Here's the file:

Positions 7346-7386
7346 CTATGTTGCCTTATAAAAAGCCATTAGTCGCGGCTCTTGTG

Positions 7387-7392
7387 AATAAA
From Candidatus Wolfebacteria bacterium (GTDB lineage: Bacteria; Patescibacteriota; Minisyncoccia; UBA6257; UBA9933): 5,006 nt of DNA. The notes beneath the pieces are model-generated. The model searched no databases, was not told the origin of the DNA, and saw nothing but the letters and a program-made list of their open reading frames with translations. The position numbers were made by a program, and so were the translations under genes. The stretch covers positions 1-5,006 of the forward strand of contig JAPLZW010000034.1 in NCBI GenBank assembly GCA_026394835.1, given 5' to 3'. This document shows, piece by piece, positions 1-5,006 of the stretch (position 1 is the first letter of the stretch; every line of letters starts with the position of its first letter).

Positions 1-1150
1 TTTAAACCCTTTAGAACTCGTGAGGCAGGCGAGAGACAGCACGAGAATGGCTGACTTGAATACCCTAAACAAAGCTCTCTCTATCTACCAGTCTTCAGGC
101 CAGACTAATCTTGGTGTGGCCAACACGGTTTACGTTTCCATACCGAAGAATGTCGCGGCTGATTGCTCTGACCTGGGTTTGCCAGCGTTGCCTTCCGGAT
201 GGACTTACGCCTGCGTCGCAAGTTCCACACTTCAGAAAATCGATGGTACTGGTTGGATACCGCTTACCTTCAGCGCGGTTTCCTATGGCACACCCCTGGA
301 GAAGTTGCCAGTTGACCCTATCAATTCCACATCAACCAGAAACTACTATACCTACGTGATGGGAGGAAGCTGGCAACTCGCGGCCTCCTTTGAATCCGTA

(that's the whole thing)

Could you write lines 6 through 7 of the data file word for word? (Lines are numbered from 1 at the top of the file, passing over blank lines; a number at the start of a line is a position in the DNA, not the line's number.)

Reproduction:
Positions 1-1150
1 TTTAAACCCTTTAGAACTCGTGAGGCAGGCGAGAGACAGCACGAGAATGGCTGACTTGAATACCCTAAACAAAGCTCTCTCTATCTACCAGTCTTCAGGC